Personal Narrative: My Sophomore Year In High School

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A time I faced my biggest challenge was halfway into my sophomore year in high school. Up until then I was pretty healthy, but not obsessed with being overly healthy. I did everything any typical high schooler did. I stayed up late, got up early, went out on the weekends, but never to big parties. I never did anything that I knew would harm my health, so I wasn’t exactly like most high schoolers. About twice a year my youth group did a lock-in, which is basically a bunch of high schoolers pulling an all nighter together. It was always on a Friday night, so of course, I went to school the day of the lock-in. We played games, had food, and watched a movie. I’m usually not one to play sports, but hockey was my favorite game so I played hard with…show more content…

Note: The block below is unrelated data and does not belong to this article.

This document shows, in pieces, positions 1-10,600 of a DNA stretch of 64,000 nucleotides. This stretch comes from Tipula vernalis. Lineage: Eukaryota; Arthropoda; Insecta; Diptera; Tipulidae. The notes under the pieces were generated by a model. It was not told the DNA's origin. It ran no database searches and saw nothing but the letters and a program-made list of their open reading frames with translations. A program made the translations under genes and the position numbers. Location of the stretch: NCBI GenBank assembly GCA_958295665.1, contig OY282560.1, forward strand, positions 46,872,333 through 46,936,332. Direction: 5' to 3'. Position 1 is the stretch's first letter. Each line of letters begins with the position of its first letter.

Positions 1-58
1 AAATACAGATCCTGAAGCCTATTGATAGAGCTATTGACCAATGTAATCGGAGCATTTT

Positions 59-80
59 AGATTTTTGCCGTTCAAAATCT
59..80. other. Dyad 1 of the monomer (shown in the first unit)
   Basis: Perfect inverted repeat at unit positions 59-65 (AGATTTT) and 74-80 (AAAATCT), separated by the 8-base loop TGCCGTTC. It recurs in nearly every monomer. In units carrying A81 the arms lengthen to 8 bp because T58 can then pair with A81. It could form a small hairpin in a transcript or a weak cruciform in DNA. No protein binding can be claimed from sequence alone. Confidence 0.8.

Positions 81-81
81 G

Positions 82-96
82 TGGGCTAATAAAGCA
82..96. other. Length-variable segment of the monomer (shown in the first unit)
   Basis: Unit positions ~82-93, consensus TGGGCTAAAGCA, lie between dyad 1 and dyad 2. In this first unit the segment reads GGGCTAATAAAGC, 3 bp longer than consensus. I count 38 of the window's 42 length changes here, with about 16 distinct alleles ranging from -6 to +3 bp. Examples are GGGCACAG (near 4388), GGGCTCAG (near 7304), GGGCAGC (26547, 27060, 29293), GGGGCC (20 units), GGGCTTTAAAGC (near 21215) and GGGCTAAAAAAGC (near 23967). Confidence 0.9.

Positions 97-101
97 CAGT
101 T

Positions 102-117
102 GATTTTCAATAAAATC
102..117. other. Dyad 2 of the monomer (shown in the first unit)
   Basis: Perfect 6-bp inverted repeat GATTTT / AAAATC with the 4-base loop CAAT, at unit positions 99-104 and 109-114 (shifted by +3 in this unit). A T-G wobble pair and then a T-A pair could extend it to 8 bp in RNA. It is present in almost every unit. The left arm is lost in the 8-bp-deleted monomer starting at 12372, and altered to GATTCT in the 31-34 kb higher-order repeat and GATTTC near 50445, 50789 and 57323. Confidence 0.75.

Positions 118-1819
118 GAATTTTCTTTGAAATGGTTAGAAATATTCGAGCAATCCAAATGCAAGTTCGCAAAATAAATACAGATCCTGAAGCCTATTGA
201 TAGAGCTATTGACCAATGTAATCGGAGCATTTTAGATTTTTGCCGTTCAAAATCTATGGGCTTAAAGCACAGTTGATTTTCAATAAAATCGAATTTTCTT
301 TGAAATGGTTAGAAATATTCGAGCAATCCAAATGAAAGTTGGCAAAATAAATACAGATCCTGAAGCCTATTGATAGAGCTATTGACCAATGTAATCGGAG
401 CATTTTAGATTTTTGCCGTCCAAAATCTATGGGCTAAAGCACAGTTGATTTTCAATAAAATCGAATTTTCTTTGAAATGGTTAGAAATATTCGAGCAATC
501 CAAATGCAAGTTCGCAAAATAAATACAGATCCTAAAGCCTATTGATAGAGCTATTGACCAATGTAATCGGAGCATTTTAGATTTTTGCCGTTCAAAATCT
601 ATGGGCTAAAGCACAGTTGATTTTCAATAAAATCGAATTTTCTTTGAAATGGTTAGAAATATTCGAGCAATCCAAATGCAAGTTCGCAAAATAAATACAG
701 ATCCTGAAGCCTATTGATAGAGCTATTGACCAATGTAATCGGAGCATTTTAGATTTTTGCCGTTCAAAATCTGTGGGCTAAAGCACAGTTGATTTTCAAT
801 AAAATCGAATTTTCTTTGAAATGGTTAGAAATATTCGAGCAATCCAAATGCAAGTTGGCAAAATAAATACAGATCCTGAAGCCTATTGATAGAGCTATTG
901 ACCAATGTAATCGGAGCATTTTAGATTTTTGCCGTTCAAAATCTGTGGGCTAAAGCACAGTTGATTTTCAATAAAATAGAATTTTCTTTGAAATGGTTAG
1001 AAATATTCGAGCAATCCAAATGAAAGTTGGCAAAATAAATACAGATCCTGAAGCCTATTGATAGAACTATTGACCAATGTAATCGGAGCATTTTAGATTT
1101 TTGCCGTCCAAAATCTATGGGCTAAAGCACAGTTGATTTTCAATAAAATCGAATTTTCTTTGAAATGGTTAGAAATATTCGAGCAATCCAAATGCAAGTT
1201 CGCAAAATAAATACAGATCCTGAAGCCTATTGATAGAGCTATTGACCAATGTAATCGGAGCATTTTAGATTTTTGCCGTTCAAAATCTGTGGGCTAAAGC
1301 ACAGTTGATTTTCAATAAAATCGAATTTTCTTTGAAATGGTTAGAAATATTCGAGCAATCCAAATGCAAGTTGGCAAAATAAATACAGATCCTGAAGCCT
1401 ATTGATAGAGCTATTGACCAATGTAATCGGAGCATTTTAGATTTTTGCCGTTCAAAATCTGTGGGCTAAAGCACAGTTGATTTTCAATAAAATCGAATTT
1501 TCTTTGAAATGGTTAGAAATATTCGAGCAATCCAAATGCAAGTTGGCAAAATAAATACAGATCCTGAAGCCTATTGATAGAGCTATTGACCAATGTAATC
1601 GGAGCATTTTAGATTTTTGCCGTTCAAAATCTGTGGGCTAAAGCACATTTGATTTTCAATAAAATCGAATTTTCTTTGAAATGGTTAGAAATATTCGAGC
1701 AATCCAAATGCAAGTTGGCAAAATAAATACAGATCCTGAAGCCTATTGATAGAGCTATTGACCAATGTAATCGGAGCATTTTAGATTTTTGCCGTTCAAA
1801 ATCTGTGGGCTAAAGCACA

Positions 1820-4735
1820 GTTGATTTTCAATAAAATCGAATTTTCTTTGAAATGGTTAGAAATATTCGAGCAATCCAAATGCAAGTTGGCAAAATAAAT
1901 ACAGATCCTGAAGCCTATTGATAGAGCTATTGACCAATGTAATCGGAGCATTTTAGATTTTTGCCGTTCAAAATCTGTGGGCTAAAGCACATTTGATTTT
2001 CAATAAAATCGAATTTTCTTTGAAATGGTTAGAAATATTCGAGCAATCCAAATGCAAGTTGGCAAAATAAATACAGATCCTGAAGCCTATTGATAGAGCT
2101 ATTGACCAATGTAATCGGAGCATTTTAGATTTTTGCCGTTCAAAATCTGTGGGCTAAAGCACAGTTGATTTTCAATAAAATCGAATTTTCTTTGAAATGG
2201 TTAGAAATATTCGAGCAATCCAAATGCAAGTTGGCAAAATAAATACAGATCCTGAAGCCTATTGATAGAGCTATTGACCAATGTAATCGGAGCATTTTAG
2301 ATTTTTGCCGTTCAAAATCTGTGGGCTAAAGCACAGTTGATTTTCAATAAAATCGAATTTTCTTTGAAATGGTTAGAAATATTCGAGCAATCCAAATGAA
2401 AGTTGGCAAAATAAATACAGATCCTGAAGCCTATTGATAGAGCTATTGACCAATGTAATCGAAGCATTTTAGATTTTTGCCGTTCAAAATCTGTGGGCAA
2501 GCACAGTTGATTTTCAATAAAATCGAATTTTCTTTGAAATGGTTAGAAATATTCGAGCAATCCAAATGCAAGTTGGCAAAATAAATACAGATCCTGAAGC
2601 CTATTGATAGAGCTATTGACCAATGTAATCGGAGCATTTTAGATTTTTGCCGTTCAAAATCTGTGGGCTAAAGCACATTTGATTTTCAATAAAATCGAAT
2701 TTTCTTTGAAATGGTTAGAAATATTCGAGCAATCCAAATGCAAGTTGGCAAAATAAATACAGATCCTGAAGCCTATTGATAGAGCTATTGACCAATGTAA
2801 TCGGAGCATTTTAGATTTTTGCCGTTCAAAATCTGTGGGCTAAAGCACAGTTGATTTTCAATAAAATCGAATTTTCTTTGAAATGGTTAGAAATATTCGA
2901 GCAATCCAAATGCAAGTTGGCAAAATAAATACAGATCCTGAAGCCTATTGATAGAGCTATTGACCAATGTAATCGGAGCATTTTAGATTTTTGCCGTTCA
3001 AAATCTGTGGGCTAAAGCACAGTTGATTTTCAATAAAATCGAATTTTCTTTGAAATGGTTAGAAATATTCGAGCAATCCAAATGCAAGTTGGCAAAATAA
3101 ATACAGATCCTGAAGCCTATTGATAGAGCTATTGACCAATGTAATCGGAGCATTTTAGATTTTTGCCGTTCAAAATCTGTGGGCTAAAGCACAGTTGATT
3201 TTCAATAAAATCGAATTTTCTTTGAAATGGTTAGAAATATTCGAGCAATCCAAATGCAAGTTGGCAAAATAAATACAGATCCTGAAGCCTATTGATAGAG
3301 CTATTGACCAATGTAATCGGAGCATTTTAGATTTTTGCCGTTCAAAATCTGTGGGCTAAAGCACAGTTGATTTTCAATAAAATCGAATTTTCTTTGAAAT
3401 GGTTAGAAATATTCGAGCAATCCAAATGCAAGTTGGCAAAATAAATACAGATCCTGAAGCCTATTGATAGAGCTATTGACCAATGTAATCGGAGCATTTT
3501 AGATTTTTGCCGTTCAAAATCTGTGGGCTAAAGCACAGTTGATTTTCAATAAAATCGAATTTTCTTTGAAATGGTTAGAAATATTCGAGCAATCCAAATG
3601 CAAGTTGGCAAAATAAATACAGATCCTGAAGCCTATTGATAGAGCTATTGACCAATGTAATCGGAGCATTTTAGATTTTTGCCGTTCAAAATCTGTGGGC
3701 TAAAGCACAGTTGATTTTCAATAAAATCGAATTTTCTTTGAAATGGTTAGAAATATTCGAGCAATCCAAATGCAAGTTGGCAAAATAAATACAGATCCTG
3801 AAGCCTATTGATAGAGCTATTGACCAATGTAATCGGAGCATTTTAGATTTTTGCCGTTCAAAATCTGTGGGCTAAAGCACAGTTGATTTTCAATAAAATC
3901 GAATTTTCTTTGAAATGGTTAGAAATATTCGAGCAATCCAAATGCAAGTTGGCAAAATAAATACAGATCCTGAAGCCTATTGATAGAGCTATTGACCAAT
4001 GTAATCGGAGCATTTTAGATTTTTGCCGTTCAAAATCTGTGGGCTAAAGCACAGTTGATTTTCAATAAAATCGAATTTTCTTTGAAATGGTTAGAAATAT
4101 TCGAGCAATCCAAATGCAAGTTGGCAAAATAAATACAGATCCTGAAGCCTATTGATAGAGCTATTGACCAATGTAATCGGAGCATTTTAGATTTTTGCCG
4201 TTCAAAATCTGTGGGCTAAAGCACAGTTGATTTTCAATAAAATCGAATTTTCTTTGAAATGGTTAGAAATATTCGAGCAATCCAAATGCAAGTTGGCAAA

Everything was normal until we were on the way home. I fell asleep in the car because I was absolutely exhausted. Since I was asleep, the next few hours to come I still cannot remember. The next thing I do remember was waking up to my family surrounding me at the hospital. Apparently, I had experienced two episodes of a seizure: one in the car, the other in the hospital. At Culpeper hospital, they performed a cat scan and x-ray to make sure I had sustained no injuries. I was eventually transported to UVA hospital at around 9:30. The halls of the ER are filled with patients on stretchers with their loved ones hoping for treatment soon. I am finally moved to a room in the ER, but with a curtain separating the room from me and another patient. I overhear the people on the other side of the curtain. “What happened to him?” the nurse asked the mother. “He got shot by a BB gun,” the mother responded. Then the next thing I hear is this little boy puking his guts out. It wouldn’t have been so bad if I wasn’t trying to eat considering it had been over 12 hours since I had eaten. My aunt brought me a plain sandwich from Chick-fil-a and fries, which I usually would not get but I really didn’t care as I was starving. As I was eating my food, the boy continued to vomit and then the smell ventured over to my side of the room ruining my appetite. Despite the volume of everyone in the emergency room, I went to sleep because I was surely drained. The next day they gave me an EEG. Later that day, with many visitors filing in and out of my room, my diagnosis finally came. I had epilepsy. Something I had never heard of that apparently I had but not sleeping for 28 hours
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